Television series are a standard that highlight both contemporary and historical social trends in an organized and narrative fashion, making them ideal for use within the classroom. Whereas other types of filmed media (such as feature length films and documentaries) are often too long to show during a single classroom period, episodes or segments from a television series are usually short enough to be played in their entirety, thus preserving the director’s intended messages while still leaving time for lecture and classroom discussion. Additionally, each episode or segment often represents a completely new theme or issue, allowing for instructors to return to television series that students are familiar with and were also successful in promoting student engagement in the past.

Video Sources

In addition to simply bringing in DVDs and showing short clips that illustrate sociological concepts or could serve as a springboard for further discussions or debate, here are some other sources to try out:

iTunes Podcasts – If you download iTunes and go to the iTunes Store, there’s a “Podcasting” section and within that there’s a section for Video Podcasts. A lot of news organizations and other semi-serious outlets are producing free video podcasts of their content.

Hulu – Hulu.com is an effort by NBC & Fox to make their TV shows available for free online & there’s a lot there: from new TV shows to an archive of lots of old TV shows and many full-length movies. You cannot download the movies, which is a shame, but you can embed the clips into your own website and there’s a cool feature where you can set which portion of the clip plays in your embedded instance of the clip, which is very cool if you wanted to, say, embed a clip on your class website and only want your students to focus on one part of the clip.

Network TV – Hulu is good for NBC & Fox shows, but an increasing number of shows on CBS (CBS.com) and ABC (ABC.com) are freely available for online viewing.

PBS Frontline – http://www.pbs.org/wgbh/pages/frontline/view/ – Dozens of episodes of Frontline available for free viewing online.

Joost – http://joost.com – Kind of like Hulu, but not as cool or as user-friendly.

YouTube – Obviously, there’s YouTube. Google video tends to have more serious/professional stuff, whereas youtube has more homemade videos.

video.google.com – A growing collection of videos online by google. Search for anything – see what you can find. (You can download most clips to your hard drive as well.)

TED Talks – http://www.ted.com/talks – About TED: “TED stands for Technology, Entertainment, Design. It started out (in 1984) as a conference bringing together people from those three worlds. Since then its scope has become ever broader. The annual conference now brings together the world’s most fascinating thinkers and doers, who are challenged to give the talk of their lives (in 18 minutes). This site makes the best talks and performances from TED available to the public, for free. Almost 150 talks from our archive are now available, with more added each week. These videos are released under a Creative Commons license, so they can be freely shared and reposted.”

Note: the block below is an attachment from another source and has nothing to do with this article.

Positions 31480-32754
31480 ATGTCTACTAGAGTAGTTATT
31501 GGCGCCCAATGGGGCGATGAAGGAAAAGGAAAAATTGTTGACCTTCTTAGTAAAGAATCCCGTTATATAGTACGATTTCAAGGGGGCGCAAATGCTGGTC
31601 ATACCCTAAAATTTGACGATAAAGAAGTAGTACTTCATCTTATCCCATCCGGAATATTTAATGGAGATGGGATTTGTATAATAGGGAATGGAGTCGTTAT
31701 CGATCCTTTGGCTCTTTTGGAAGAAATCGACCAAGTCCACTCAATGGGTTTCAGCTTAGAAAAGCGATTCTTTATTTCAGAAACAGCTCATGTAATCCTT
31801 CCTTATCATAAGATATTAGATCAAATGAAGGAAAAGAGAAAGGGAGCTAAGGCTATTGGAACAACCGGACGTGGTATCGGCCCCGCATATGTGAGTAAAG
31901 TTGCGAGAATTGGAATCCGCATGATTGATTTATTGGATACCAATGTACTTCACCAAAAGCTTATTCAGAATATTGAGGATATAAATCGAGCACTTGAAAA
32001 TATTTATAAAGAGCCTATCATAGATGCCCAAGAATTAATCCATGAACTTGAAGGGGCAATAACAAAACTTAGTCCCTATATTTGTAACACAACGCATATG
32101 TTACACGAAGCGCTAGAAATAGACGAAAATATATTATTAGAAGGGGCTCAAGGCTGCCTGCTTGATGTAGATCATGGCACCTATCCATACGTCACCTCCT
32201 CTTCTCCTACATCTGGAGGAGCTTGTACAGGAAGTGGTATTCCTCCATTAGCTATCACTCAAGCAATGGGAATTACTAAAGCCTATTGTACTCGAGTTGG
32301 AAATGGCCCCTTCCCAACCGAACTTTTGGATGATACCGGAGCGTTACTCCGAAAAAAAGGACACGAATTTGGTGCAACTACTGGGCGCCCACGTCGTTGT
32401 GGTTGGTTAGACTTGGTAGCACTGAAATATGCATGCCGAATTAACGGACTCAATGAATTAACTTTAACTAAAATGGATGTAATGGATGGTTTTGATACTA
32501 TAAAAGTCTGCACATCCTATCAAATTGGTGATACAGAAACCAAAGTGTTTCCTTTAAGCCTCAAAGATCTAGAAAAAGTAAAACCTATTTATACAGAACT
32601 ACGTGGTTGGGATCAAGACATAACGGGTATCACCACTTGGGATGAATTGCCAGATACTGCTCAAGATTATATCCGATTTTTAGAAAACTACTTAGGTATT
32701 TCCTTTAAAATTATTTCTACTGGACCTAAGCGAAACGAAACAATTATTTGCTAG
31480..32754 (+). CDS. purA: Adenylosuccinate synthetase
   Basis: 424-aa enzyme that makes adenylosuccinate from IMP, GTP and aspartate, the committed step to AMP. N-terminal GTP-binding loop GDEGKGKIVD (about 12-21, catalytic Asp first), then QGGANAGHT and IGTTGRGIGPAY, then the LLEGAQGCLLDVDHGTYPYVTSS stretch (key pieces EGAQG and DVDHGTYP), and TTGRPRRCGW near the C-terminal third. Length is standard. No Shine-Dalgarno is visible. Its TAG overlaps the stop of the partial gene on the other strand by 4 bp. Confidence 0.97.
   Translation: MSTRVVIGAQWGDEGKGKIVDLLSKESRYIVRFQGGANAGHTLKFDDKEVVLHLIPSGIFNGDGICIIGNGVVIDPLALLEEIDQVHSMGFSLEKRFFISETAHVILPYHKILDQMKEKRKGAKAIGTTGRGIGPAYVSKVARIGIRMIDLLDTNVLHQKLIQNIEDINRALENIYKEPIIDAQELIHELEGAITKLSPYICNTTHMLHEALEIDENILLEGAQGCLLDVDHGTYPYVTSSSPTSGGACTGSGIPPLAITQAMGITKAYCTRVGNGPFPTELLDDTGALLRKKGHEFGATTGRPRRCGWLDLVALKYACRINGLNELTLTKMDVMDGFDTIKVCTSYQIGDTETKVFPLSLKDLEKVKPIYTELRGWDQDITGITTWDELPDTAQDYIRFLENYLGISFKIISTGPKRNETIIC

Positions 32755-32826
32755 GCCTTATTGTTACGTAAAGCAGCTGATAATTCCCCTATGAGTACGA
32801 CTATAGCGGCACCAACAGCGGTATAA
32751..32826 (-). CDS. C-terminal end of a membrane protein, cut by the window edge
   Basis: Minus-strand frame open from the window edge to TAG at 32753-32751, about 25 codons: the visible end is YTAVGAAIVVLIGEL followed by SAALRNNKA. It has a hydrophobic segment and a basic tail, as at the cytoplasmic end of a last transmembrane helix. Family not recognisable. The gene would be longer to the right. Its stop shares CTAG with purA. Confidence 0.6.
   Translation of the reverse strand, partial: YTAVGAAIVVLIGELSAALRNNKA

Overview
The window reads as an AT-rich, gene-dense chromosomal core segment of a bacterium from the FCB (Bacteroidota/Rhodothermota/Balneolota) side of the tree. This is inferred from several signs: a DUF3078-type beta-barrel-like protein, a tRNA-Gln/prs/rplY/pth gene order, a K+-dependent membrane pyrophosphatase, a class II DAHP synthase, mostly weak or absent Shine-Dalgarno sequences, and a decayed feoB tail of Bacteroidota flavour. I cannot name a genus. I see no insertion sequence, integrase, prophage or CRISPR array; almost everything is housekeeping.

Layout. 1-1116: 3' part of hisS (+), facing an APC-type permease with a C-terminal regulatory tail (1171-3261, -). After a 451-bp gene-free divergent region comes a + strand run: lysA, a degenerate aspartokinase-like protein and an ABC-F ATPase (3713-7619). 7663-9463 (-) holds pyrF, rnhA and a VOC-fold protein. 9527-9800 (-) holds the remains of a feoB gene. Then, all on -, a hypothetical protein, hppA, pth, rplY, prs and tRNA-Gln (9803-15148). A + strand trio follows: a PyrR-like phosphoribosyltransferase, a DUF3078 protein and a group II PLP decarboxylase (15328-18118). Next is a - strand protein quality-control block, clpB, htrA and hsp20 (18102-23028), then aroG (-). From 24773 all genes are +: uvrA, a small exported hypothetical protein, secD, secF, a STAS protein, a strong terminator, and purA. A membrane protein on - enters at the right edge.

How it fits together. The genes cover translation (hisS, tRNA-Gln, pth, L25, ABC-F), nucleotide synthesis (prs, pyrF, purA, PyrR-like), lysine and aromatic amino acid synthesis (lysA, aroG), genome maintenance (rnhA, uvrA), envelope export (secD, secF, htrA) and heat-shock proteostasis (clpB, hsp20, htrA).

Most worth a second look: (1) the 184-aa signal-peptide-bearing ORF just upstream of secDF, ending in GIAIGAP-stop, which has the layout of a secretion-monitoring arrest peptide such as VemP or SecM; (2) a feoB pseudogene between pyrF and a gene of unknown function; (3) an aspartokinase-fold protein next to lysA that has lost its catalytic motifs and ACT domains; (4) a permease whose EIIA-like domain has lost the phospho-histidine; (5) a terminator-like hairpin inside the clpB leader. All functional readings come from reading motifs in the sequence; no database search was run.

Miro – http://www.getmiro.com/ – Miro is a free, open source video application that is integrated with thousands of free video feeds from all over the internet. It’s sort of like iTunes and the iTunes store, only everything is free.

http://freedocumentaries.org – You guessed it, free documentaries online.

Archive.org – This site is a massive collection of free online video, audio and text. Within the video section, there are some subcollections that may be of interest to some of you:

“The Beat Within” – http://www.archive.org/details/beatwithin – video diaries of young people inside the California prison system.

“Shaping San Francisco” – http://www.archive.org/details/shaping_sf – A “participatory social history of San Francisco.” Short films covering many aspects of the city and its history.

“Cinemocracy” – http://www.archive.org/details/cinemocracy – a collection of 1940s pro-war propaganda films, by some of the best directors of the time and commissioned by the US government directly.

“Mosaic Middle East News” – http://www.archive.org/details/mosaic – collection of television news clips from throughout the Middle East, translated into English.

“Media Burn” – http://www.archive.org/details/media_burn – “over 3000 hours of material reflecting historical, political and social reality as seen by independent producers from 1972 to 2002, almost entirely without a narrator or news announcer. It is a major dose of American studies, media history and electronic literacy.”

Movie Trailers – http://www.apple.com/trailers – Movie trailers provide short, but information-packed, previews of movies that can be fascinating when put under a sociological microscope. Whether you’re interested in representations of race, gender or class or in consumerism and marketing, movie trailers often offer quick, fun examples.

Old TV Commercials – http://x-entertainment.com/downloads/ – A collection of old commercials from the 1980s, with an especially large collection of advertising directed at children.

Richard Beach’s Teaching Media site – http://www.tc.umn.edu/~rbeach/teachingmedia/ – Beach is a professor in the U’s Department of Curriculum and Instruction and he’s written a textbook on how to teach media literacy. This is his website for the book, and it’s full of links to video materials as well as ideas for how to integrate them into your classes. For example, Modules 4, 5 and 6 introduce critical approaches to interpreting media representations and advertising, while Module 7 discusses how to talk about the role of ideology in various film genres.

Comedy Central – www.comedycentral.com – Comedy Central puts a lot of video clips from their shows online. Many, of course, are probably useless in the classroom, but some of their shows frequently have some clever social commentary, such as The Daily Show, http://www.comedycentral.com/shows/the_daily_show/index.jhtml, and The Colbert Report –http://www.comedycentral.com/shows/the_colbert_report/index.jhtml.

Media Education Foundation – http://www.mediaed.org/videos/index_html – Contains short preview videos to most of their videos.